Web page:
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How to Think Like A Horse: The Essential Handbook for Understanding Why Horses Do What They Do

Horse Stable and Riding Arena Design

Horse Owner's Veterinary Handbook (Howell Reference Books)

Horsekeeping on a Small Acreage: Designing and Managing Your Equine Facilities

- Gaits -

Most horses have four gaits. The walk, trot, canter, and gallop. However, there are several other types of gaits. The walk is a four beat gait, when the horse puts one foot in front of the other, stepping with its hind feet into the tracks made by the forefeet. The trot is a rough, two beat gait. In English riding, the rider 'posts' or moves up and down to the beat of the trot, and in Western, the riders 'sits' the trot. Canter is a three beat gait that is often called the rocking horse gait. It is called this because the horse rocks back and forth from its front legs to its back legs. Gallop is a fast, four beat gait that has a 'moment of suspension' which is when the horse is in the air with no part of it touching the ground.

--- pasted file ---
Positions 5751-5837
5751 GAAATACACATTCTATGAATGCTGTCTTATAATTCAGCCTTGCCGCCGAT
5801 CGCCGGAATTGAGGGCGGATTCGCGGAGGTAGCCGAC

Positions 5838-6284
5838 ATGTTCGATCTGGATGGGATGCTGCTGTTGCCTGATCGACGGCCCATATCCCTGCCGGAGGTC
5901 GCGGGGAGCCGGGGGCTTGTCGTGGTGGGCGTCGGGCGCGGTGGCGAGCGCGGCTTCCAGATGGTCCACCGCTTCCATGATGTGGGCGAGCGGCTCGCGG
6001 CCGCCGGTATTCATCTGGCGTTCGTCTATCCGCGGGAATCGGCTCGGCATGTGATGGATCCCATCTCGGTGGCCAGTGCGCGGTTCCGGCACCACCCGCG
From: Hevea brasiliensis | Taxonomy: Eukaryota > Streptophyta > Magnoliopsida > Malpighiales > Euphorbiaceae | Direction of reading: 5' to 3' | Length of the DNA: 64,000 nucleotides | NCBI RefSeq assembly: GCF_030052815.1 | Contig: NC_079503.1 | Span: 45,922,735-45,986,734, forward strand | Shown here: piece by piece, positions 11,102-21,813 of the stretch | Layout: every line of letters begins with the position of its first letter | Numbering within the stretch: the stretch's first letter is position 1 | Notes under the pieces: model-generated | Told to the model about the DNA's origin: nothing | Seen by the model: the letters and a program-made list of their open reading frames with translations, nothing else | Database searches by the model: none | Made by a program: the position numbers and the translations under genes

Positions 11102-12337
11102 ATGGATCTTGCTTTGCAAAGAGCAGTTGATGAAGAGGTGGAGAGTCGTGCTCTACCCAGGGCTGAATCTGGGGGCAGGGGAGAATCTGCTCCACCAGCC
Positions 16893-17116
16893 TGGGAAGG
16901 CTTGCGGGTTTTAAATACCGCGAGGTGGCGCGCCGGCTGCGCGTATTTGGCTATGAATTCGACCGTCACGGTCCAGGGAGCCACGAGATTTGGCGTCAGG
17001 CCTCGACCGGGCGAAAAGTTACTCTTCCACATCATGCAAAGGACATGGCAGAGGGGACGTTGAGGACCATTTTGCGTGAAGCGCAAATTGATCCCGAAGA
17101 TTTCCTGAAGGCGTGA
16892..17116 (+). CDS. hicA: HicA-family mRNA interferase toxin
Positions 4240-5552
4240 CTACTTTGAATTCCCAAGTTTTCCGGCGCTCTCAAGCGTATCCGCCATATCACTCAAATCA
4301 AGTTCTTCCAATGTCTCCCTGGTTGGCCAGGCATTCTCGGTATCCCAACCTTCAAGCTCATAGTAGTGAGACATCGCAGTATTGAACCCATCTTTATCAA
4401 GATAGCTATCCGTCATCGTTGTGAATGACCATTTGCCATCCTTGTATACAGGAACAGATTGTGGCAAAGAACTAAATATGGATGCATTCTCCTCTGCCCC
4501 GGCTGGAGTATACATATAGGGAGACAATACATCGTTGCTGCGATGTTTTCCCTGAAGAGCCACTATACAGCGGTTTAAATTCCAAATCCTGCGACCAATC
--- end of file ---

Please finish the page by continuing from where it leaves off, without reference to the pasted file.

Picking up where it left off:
Horses have many different gaits, and some of them have even been made up by trainers. Symmetrical gaits include these. A horse walks by swinging its legs in the order of left front, right rear, right front, and left rear. A horse paces by moving its legs in the order of the left and then the right legs nearly in unison, and trots by swinging the diagonally opposite legs nearly in unison. Some of the made-up gaits include the stepping pace, the fast rack, and several others. Asymmetrical gaits include the canter and the faster gallop, in which the left and then the right hind leg touches the ground, followed by the left and then the right front leg; the sequence may be reversed right to left, introducing the counter canter.






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